Why should I go to Somalia they have nothing in common with me. They’re theists, just like you. They have dogma just like you do. There are plenty of Catholic hellholes if you don’t don’t like their particular dogma.

            I don’t know where you are from but here in the US we don’t run our government on dogma. So perhaps it should be you who leave your country because last I checked most other first world countries are secular. Pardon me if you already live in Somalia.

          • http://outsidetheautisticasylum.blogspot.com/ Theodore Seeber

            I like the Amish better than I like atheists. At least they still have some morality, unlike the people in Washington DC or New York City.

          • http://outsidetheautisticasylum.blogspot.com/ Theodore Seeber

            Funny, this just appeared in my e-mail today (I’m subscribed to Flocknote’s “Read the Gospels in a Year” list), and here’s the problem- you read unidimensionally for a parable that is multidimensional (and only one verse instead of the whole chapter):

            It is like: A short parable to promote vigilance.

            – Allegorically (St. Gregory the Great, Hom. in Evan. 9): the parable outlines the responsibilities of the Church before the Second Coming. The man signifies the human nature that Christ assumed in the Incarnation and took into the far country of heaven at his Ascension. Christ then imparts the Holy Spirit to his servants, enabling them to fulfill their duties in his absence. The pastors of the Church are the doorkeepers, guarding against the intrusion of the devil until Christ’s glorious return.

            Watch therefore: The command to be vigilant operates on several levels.

            (1) The earliest Christians, still worshipping in the Jerusalem Temple (Lk 24:52), must be prepared to flee the city before its downfall.

            (2) Everyone must be ready for his personal judgment by God.

            (3) The Church must persevere in holiness while awaiting Jesus’ Second Coming at the end of time. The Gospels elsewhere focus on similar themes of watchfulness and accountability.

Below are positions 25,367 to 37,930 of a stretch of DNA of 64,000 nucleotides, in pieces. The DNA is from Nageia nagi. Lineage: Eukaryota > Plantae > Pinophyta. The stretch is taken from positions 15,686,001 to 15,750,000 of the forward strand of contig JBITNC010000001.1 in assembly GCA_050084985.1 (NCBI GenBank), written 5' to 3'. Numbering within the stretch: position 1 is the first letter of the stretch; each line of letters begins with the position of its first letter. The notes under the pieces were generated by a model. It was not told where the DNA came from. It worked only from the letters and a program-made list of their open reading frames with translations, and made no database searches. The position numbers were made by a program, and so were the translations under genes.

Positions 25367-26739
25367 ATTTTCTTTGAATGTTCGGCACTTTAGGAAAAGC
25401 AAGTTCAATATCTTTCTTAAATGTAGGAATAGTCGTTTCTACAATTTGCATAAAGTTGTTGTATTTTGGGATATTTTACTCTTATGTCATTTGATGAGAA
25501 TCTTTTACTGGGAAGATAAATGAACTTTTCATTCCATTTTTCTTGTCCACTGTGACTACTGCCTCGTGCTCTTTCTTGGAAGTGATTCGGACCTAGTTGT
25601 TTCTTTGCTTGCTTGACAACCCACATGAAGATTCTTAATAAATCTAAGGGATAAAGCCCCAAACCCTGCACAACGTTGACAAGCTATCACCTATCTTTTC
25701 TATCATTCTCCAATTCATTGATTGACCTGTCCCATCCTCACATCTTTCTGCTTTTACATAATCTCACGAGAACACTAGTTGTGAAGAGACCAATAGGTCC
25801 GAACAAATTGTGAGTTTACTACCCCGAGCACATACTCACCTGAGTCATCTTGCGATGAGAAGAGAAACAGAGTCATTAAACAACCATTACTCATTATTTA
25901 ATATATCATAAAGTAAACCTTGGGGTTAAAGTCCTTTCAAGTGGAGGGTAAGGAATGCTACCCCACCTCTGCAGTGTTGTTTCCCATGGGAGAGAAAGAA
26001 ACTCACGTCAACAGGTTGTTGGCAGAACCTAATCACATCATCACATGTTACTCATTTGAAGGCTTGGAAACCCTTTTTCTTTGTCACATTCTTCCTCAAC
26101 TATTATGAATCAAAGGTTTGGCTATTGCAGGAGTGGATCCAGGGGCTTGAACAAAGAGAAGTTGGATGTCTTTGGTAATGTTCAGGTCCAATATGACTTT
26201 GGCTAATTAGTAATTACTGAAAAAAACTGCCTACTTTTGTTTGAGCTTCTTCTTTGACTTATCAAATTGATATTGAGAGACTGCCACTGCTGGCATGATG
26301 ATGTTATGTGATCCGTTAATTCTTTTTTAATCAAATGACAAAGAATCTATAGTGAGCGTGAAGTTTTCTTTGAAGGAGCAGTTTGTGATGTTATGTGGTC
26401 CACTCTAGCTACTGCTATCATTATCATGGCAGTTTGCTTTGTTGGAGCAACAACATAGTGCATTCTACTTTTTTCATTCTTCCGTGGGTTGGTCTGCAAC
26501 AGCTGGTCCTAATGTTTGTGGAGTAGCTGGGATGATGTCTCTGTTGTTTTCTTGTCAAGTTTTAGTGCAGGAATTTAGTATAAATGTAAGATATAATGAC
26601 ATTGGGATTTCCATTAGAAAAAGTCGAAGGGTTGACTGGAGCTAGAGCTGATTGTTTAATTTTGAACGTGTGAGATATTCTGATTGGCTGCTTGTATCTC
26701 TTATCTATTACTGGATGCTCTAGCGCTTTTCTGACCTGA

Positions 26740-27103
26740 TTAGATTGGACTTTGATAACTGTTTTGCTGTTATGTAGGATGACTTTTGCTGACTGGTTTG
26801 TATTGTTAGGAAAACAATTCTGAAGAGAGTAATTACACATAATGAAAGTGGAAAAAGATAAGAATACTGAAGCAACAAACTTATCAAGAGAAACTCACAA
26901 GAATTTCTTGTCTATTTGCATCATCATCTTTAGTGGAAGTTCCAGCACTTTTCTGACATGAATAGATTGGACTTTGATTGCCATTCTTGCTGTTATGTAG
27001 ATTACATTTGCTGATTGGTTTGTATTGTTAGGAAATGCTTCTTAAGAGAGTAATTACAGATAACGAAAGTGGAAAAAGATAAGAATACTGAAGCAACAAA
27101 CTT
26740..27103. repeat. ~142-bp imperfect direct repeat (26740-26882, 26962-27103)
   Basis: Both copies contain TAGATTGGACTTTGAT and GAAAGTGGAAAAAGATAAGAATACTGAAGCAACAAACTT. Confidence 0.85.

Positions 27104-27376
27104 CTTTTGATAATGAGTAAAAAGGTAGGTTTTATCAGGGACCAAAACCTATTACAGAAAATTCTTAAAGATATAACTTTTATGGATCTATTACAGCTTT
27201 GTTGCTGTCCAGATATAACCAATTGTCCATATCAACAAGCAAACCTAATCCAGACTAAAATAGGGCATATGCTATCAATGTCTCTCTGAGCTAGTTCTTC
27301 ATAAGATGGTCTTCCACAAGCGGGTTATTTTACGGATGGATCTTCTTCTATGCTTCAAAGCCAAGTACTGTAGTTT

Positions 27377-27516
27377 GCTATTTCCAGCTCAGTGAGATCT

He is Risen Indeed- and has been for quite some time- and the personal judgement will come personally to all of us. The question is, will you let the fire burn away your unbelief, or will you, when faced with the divine presence, claim that your possessions are worth more and go running away into hell to enjoy your money?

          • Paul S.

            I suppose the better takeaway from Rerum Novarum would be how to apply the principle of Subsidiarity to finance rather than a vague idea of “friendship.” I think Gregg is working on a book on finance from his unique Catholic free marketer perspective. It should be enlightening.

        • KP

          Once you’re sending off your mortgage payment out of state

          Oh good grief. Our local credit union, the original holder of our mortgage, didn’t transfer it to some NY institution under threat of rape and pillage from those far-off buccaneers–they sold the mortgage to another institution under completely open and honest terms, and we certainly weren’t harmed in any way that I can see since the terms of the mortgage were preserved down to the smallest jot and tittle.

          • http://outsidetheautisticasylum.blogspot.com/ Theodore Seeber

            Except one- the ability to grab a sheriff and personally see your lender, if they suddenly and unilaterally change those terms.

            A rather important right, that one- and I for one will be refinancing again if they sell my loan.

          • brianmacker

            The local sheriff has no power to change the law. If the change in terms was legal it doesn’t matter where you loan holder is. Besides, what’s he, your brother? I don’t understand why you think you can just call in the sheriff for your civil disputes. Do you think that your ideas about friendship also apply to the sheriffs office? Does every cop have to befriend every person they deal withnincluding criminals? What if it turns out that the sheriff is friends with your local lender, now you are screwed if economics is based on friendship instead of law (which is advesarial).